Above: Venus and Serena Williams once endorsed milk, but are now vegan
Back then, I actually didn’t like milk at all – it just seemed a little gross to me and my body was intuitively repelled by it. Still, I drank it because I was told to and when I didn’t drink those three glasses per day I felt guilty.
Little did I know back then that this whole “3 glasses of milk per day” thing was mostly a marketing scam designed to boost the profits of the dairy industry.
I eventually learned, that even though it is true that milk contains calcium, what’s not true is that:
Milk is the only form of calcium
Cows, who are herbivorous, get their calcium from the plant foods they eat. So can we. Plant foods that are high in calcium include broccoli, cauliflower, brussel sprouts, kale, sweet potatoes, legumes (beans), and whole grains.
The calcium contained in milk neutralizes the amount of calcium taken from our bones when we consume milk
Ironically, milk takes more calcium from our bones than it provides. The reason for this is that dairy, being rich in animal protein, creates acid in our bodies. Our bodies need to be at a precise, slightly alkaline pH level in order for all of our organs and systems to function properly. If we consume too much dairy, we run the risk of making our bodies acidic. In an effort to alkalize itself, the body will undergo metabolic acidosis – where calcium and phosphate (which are bonded together) are taken from our bones. This process happens in the kidneys and the excess protein, along with the calcium that was pulled, is excreted through our urine.
The countries with the highest dairy intake are not the countries with the lowest rates of osteoporosis. In fact, it is the countries with the highest dairy intake – the United States, the UK, Sweden, and Finland – that have the highest incidence of osteoporosis.
Rural areas in Africa and Asia with the lowest dairy intake have a significantly lower risk for osteoporosis and fractures.
How did all this information fall through the cracks?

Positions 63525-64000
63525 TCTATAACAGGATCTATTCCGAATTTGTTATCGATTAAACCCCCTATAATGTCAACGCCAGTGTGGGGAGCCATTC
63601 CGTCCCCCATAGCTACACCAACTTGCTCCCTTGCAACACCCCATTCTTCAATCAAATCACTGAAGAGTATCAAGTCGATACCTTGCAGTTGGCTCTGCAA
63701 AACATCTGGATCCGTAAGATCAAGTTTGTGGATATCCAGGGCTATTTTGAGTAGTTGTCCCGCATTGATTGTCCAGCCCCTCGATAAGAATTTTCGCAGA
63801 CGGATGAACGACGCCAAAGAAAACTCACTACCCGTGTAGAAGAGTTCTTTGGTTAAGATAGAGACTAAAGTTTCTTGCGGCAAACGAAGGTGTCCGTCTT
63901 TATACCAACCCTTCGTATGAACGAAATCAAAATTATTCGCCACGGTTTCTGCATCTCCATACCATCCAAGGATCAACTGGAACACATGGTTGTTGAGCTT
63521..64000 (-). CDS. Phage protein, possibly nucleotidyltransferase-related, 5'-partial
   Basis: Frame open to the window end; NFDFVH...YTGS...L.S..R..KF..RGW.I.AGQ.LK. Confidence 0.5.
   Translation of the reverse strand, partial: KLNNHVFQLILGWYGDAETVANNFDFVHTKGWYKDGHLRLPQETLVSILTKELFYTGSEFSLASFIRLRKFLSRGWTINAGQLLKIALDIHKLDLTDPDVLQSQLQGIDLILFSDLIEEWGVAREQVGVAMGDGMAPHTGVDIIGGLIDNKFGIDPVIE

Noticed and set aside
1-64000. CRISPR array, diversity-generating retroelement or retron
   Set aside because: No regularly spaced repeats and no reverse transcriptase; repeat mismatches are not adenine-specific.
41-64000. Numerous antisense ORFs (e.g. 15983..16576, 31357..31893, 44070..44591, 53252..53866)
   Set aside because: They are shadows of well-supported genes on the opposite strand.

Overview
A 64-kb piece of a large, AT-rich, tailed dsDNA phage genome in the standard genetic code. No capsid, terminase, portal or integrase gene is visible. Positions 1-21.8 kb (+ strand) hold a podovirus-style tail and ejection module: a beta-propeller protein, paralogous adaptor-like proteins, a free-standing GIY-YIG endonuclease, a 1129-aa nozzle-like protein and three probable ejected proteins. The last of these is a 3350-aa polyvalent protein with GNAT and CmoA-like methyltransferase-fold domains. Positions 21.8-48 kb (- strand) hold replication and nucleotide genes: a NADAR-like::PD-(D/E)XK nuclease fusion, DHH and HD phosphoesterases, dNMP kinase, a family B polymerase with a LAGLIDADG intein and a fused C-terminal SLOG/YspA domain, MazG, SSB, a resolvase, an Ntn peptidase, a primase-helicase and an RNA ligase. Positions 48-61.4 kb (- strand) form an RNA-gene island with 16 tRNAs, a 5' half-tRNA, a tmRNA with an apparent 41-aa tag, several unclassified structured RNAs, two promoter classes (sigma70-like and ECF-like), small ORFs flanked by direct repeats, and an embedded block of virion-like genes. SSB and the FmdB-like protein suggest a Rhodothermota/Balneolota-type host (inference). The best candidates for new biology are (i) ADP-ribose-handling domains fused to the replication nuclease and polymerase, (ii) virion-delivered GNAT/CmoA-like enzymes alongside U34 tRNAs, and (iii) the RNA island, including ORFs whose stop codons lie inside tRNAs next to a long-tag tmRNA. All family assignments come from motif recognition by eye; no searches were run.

There are countless reasons as to why people have remained ignorant about both the health perils of consuming dairy, and the violations perpetrated against cows used in dairy production. However, they generally fall under the categories of advertising, political lobbying, modern medicine, and culture.
The notion that meat is the only form of protein, and that cow’s milk is the only form of calcium goes back to the beginning of the second half of the 19th century and the beginning 20th century.
Prior to the industrial revolution, people’s diets had mainly consisted of plant foods – with an emphasis on vegetables and whole grains.
Meat and dairy-rich diets were considered luxuries and only rich people had regular access to them.
Following the industrial revolution, however, the agricultural industry saw an opportunity to make a killing – literally and figuratively – by making the animal-rich diet accessible to everyone. The technological advances resulting from the industrial revolution allowed them to dramatically scale up the production of animal products. This led to the beginning of confined animal feeding operations (CAFOs) and what we know today as factory farming.
One of animal agribusiness’ main selling points were the few nutrients that had been found in meat and dairy. In meat, they knew, there was protein. In dairy, there was calcium. They leveraged these two nutrients as much as possible in their advertising campaigns, upon which they lavished considerable amounts of money.
As a result of this messaging, impressionable Americans concluded that animal products were the only source of these nutrients.
Because this propaganda goes back so far and encompasses several generations, the idea that meat is the only source of protein and dairy is very entrenched in our society. We inherited misguided beliefs about food (which we assumed were facts) from our parents, who in turn inherited them from their parents and grandparents. To question these beliefs is to question several generations of nutritional orthodoxy.
The meat and dairy industry’s have a long-established foothold in Washington, where they have been able to influence the government’s dietary recommendations.